There was a moment at Boris Johnson speech to Conservative Party loyalists on Wednesday when it took the time to berate companies for praising the private sector for saving lives during the pandemic.
“It was capitalism that made sure that we had a vaccine in less than a year, so the answer is not to attack the creators of wealth, it is to encourage them because they are responsible for the overall increase in the wealth of the country which allows us to… level up everywhere ”, declared the Prime Minister.
While the move was meant to calm business, it fell far short of what was needed after a week in which UK plc felt it was unfairly the scapegoat for growing supply chain issues.
More in keeping with the vibe of the conference, Johnson said the answer to current “stresses and strains” was not to reach the “same old lever of runaway immigration to keep wages low”. It was, he continued, “to control immigration to allow talented people to come to this country, but not to use immigration as an excuse not to invest in people, in skills and in the equipment, facilities, machines they have to do their job ”.
Johnson is not the first Tory prime minister to take an interest in business. Ted Heath denounced the “unacceptable face of capitalism”, but his attack in 1973 targeted only one company – Lonrho – rather than the entire business community.
As might be expected, companies did not appreciate being told, indeed, to stop whining and continue to transform Britain into a high-wage, high-productivity economy, and the response came from employers’ organizations and individual sectors. look alike.
Agriculture, where ministers this week said UK agriculture should overcome labor shortages by mimicking Australia’s capital-intensive fruit-picking industry. National Farmers’ Union Vice President Tom Bradshaw said: “Farm businesses have gone out of their way to recruit staff nationally, but even increasingly competitive salaries have had little impact because the labor pool is so limited – instead, they only increase production. costs. A solution to this crisis will require the right people with the right skills and the right training available in rural areas, where many roles are based. “
Retail business, where the counterattack was made more powerful by being led by Lord Simon Wolfson, pro-Brexit Conservative peer, CEO of Next. Noting that there was “genuine panic and despondency” in some industries, Wolfson dismissed the idea that companies needed a shock to wean off cheap labor. “This approach leads to queues at gas stations and unnecessary shooting at pigs,” he said.
Hospitality, where another prominent Leave supporter, Tim Martin, chairman of the JD Wetherspoon pub chain, said it was the “shoemakers” that living standards would rise if draconian immigration controls were introduced. “Brexit decided that immigration policy should be decided by those we elected, not what the policy should be.”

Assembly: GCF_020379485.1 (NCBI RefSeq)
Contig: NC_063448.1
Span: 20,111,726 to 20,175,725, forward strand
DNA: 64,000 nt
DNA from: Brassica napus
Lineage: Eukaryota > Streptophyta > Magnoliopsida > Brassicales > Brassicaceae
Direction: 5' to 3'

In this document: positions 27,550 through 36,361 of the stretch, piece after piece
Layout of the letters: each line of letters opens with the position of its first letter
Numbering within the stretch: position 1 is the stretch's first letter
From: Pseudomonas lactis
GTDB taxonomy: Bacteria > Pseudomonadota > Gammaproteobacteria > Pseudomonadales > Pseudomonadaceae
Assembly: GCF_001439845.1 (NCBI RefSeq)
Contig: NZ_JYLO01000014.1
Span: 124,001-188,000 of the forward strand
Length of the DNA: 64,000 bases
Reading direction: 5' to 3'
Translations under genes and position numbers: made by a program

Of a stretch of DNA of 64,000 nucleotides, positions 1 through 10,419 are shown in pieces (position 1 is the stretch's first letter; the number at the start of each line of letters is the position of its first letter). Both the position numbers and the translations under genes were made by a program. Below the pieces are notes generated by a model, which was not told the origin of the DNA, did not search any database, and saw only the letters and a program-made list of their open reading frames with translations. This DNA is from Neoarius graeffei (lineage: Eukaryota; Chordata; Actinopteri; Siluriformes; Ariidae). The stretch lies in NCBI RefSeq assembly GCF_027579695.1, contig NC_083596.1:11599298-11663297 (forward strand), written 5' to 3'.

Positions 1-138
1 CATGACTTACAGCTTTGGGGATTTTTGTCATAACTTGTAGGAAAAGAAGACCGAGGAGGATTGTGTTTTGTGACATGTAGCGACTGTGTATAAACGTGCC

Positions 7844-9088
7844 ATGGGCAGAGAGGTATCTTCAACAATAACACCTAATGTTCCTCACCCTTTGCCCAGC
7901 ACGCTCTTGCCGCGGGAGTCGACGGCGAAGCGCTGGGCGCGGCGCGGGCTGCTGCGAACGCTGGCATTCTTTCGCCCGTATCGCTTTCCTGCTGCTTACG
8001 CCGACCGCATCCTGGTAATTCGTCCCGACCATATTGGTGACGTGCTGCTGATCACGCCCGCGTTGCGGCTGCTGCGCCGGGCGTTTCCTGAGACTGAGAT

Manufacturing. The trade body representing UK industry, Make UK, said it was already a highly skilled sector with a good track record in training through apprenticeship programs. While the average annual salary in the whole economy was £ 29,000, in manufacturing it was £ 32,000.
Food preparation, where pigs are slaughtered due to a shortage of workers in slaughterhouses. The British Meat Processors Association said the industry was short by 15,000 people, including 9,000 butchers, and there were no meat workers unemployed or on leave. A spokesperson said: “We need skilled butchers in our factories today. The only way for us to do that in the short term is to bring them in from abroad. “
London, where Boris Johnson served two terms as mayor between 2008 and 2016. Richard Burge, managing director of the London Chamber of Commerce and Industry, said: “London businesses certainly want to hear a little less about London being featured almost as a villain in the upgrade story. London is the world city of the United Kingdom. It is a key player in a global economy. We need to do more to ensure that investments in London benefit more across the country. Take London down, and that investment can end up leaving those shores altogether, and it doesn’t benefit anybody here. “
In his speech, Johnson said he has a mandate to demand that companies pay, train and invest more. It would be difficult, “but this is the change people voted for in 2016. And this is the change they voted for strongly again in 2019”.
Tony Danker, chief executive of corporate lobby group CBI, said people need to remember it is party conference week and boards are hopeful that corporate bashing will now be reduced. Johnson’s praise for bankers and entrepreneurs, which made it seem like they were stuck in the speech at the last minute, suggests that Danker may be right.